Women, now in their 60s, who were forced into arranged marriages during the Khmer Rouge are now seeking justice in a UN-backed court.
One of the survivors, Sa Lay Hieng, described her ordeal in court, saying, “I refused [to marry] several times, but finally the sector committee said I was a stubborn person.”
Another woman, identified only as 2-TCCP-274 to protect her identity, said she was compelled into marrying a Khmer Rouge official during a mass ceremony. When she rejected her new spouse’s advances on their wedding night, he complained to his commander who then raped her.
“I had to bite my lip and shed my tears, but I didn’t dare to make any noise, because I was afraid I would be killed,” she said. She was eventually sent back to her husband.
Forced marriages were held in almost every village across the country without the traditional Buddhist rituals and blessings from families and relatives. They were planned and held in a systematic way. Most couples were married off to someone whom they had never seen or met before.
One such survivor is Souk (not her real name) who was married against her will to a Khmer Rouge member she had never met. Her wedding, which occurred during a mass ceremony, lasted less than five minutes.
Souk was given instructions to enter a room and compelled to have sex with her new husband. When she refused to have sexual relations, she was raped after having a gun pointed at her by an official who demanded that she has sex with her spouse.
“He said that if he raped me and I shouted, then I would be shot dead,” she said in court.
“After that warning, after that rape, that I had to shut my mouth and had to agree to live with my newlywed husband,” she said.
Souk had to meet her husband every 10 or 15 days under the soldiers’ command who tried to ensure that the couple consummated their marriage.
These shocking testimonies were revealed for the first time in the Extraordinary Chambers in the Courts of Cambodia (ECCC), which was jointly set up by the Cambodian government and the United Nations (UN) in 2006 to prosecute the most senior members for crimes committed during the brutal regime. The court is the only legal apparatus that can try and indict those held accountable. Many of the senior leaders of the regime have being charged in recent years. Prosecutors have filed a request to sentence Nuon Chea and Khieu Samphan for crimes against humanity in Case 002/02.
For years, the tribunal had overlooked the crime of forced marriages amid mass killings and other forms of human rights violations. It was only in August 2016 that the tribunal first heard cases of forced marriages. The proceedings were completed by mid-October and a provisional judgment may be delivered in late 2017.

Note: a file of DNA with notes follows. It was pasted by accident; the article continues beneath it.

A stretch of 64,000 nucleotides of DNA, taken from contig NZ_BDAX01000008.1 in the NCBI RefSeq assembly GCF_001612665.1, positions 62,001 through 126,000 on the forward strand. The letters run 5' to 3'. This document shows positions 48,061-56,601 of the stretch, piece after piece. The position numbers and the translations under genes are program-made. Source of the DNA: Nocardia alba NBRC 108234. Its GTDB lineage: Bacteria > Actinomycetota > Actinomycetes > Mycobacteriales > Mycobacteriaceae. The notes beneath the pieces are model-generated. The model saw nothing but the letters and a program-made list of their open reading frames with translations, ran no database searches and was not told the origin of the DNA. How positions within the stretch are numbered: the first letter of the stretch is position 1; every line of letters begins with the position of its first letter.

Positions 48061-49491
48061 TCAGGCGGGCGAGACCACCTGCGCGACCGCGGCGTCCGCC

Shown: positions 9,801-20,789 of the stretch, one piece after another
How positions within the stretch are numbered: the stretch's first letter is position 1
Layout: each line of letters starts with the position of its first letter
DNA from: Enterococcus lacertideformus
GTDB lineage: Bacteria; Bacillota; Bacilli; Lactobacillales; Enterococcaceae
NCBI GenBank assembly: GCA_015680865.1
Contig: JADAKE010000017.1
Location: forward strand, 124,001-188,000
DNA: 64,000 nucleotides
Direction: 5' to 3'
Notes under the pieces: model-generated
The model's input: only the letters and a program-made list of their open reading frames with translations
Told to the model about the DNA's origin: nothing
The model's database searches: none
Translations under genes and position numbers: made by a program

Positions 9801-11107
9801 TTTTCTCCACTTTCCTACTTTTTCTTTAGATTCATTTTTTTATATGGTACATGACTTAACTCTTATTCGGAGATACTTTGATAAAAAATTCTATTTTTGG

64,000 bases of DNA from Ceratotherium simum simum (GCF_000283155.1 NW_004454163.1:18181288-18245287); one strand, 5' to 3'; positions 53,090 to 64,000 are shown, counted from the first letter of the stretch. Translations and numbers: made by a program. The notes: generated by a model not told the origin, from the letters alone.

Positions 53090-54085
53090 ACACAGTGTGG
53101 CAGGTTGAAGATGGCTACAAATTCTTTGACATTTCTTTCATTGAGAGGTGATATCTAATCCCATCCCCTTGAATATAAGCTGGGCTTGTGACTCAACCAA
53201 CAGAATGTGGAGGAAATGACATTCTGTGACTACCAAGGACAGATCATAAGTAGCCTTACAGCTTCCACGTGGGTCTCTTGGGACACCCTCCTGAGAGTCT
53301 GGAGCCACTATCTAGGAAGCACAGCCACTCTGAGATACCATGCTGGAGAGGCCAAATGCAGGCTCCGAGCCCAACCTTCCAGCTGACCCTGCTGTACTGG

Forced marriages were used as a dominant tool by the Khmer Rouge regime to increase the next generation of workers for labor power. They were partly designed to double the population size to 20 million within a decade. Such a practice was a pervasively instituted policy where couples were arbitrarily married against their consent and forced to maintain marital relations. Those who refused to have sex were punished with violence. For women the punishment for refusing to consummate was usually rape.
Until today, it is uncertain how many men and women were victims of forced marriages. Public prosecutors have estimated that the number may be around several hundred thousand people.
Human rights lawyers and activists have expressed concern that the UN-backed court is not investigating forced pregnancies separately from forced marriages. Women like Souk are not only victims of forced marriages but also of forced pregnancies. Forced pregnancies were given recognition as a separate international crime in the Rome Statute of the International Court of 1998.
Theresa de Langis, a writer and international consultant for women in conflict and post-conflict scenarios, wrote that “at least one small study of victims of forced marriages indicates that over half of these marriages resulted in one or more children, and testimony has already been heard as to the severe impacts on women’s health and psyche as a result of this added, almost unimaginable burden in a time of mass starvation, slave labor, and epidemic levels of illness.”
She referred to a report published by the Transcultural Psychosocial Organization (TPO), a Cambodian non-profit organization that provides mental health care and psychosocial support, which stated that especially female survivors continue to suffer from gynecological and physical issues. This has taken multiple forms such as depression, anxiety, panic attacks, insomnia, and flashbacks. Many suffer from psychological problems related to trauma. The findings of the report were based on interviews conducted with 222 respondents who were all civil complainants to the ECCC.
Argentine human rights lawyer María Lobato raised the same issue in her report titled “Forced Pregnancy During The Khmer Rouge Regime” that survivors of forced pregnancy suffered both physical and psychological harm. Many women were denied access to healthcare and had to return to labor work right after giving birth.
“The suffering endured by victims of forced pregnancy can only be adequately represented through the application of a specific legal category,” Lobato wrote in her report.
The country’s conservative values have led many couples of forced marriages to continue living together. Divorce is a taboo in Cambodia and the incidence of divorce remains low. For similar reasons, the remaining survivors have not mustered courage to share their personal story.
Hoy Vathana, a mental health counsellor from Cambodia, has given her opinion on how to tackle this problem. “Many women need to be empowered enough to speak up so that their voice, their needs, and their rights are heard. It is a long process to advocate for public acknowledgement (of the forced marriages) and in terms of compensation,” she says.